Nova Scotia is approximately 70% privately owned. About 9% is protected primarily for biodiversity, and the government has set a goal of protecting 13% by 2015. Most protected land is provincial or federal Crown land (e.g. national parks, provincial wilderness areas) but some of the province’s threatened species and ecosystems are found only on private lands. As a result, government agencies and conservation organizations encourage conservation on private lands.
There are a number of ways to practice conservation on private lands, including:
Significant natural areas can be protected through donation to a conservation organization or government agency (e.g. Nova Scotia Environment). Donors receive a charitable donation receipt for the value of the land and can qualify for exemption from capital gains tax through the federal EcoGifts Program. Conservation organizations in Nova Scotia include:
The Nova Scotia Nature Trust works to protect vulnerable and significant ecosystems on private land in Nova Scotia, with focus on the coastline and the critical habitat of at-risk species. The Nature Trust also works with volunteers and partners to monitor known populations of Atlantic Coastal Plain Flora. For more information, or to join the Nature Trust volunteer team, visit, contact or phone 902-425-5263.
The Nature Conservancy of Canada works to protect significant and sensitive ecosystems across Canada. Riparian habitat is a priority in our designated Natural Areas which are the south shore including the entire Tusket River watershed, the eastern shore from Cole Harbour to Taylor Head and the entire Northumberland Strait. If you own intact habitat beside a river, stream or lake in these areas and are interested in conservation contact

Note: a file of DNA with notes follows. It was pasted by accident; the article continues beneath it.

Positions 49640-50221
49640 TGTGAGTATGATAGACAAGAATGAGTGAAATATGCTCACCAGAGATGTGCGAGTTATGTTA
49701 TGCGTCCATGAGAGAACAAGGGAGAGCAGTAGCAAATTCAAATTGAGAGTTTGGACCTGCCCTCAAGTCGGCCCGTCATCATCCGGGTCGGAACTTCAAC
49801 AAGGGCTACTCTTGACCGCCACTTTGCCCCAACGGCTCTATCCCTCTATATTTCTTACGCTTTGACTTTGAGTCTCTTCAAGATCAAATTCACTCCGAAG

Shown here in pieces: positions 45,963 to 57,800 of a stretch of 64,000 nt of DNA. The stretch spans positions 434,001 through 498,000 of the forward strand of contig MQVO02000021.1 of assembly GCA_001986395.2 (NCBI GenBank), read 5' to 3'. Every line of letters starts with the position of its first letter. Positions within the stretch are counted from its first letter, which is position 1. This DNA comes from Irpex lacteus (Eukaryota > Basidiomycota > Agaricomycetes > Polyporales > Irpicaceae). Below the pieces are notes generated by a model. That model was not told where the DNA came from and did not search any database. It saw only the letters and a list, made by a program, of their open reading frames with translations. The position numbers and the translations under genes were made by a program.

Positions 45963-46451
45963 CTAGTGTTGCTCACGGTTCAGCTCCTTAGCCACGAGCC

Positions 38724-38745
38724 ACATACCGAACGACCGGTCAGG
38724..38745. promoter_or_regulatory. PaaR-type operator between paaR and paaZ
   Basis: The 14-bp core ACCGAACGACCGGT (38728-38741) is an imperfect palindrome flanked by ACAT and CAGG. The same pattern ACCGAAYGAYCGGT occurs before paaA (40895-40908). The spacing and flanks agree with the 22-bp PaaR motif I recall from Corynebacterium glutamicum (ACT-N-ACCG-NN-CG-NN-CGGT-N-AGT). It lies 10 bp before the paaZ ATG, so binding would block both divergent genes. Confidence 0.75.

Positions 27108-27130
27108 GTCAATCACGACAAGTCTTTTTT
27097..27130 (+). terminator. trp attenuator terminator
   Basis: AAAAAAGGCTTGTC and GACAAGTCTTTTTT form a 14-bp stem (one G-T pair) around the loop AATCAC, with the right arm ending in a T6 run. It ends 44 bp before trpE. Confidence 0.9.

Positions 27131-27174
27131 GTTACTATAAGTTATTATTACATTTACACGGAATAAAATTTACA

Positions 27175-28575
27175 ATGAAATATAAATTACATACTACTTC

Partial Donation/Split-Receipting
Land can be sold to a conservation organization or a government conservation agency for less than market value. The donated portion of the value qualifies for a charitable donation receipt and can be exempted from capital gains tax through the EcoGifts Program.
Sometimes land may be of such high ecological significance that conservation groups or governments are willing to pay fair market value for it. Opportunities for such purchases are limited by available financial resources.
Land can be designated as protected under the Special Places Protection Act or Wilderness Areas Protection Act. These designations require the owner’s consent and bind both current and future owners. The landowner maintains ownership, but the land is managed as either a Nature Reserve or Wilderness Area and is exempted from property taxes.
Conservation Easement
A conservation easement is a legally binding agreement between a landowner and a conservation organization or government agency which restricts development of land. It binds both current and future owners of the land and often reduces the market value of the land. It qualifies for both a charitable donation receipt and property tax exemption.
Text provided by Nova Scotia Environment, NSNT and NCC.
For more information visit: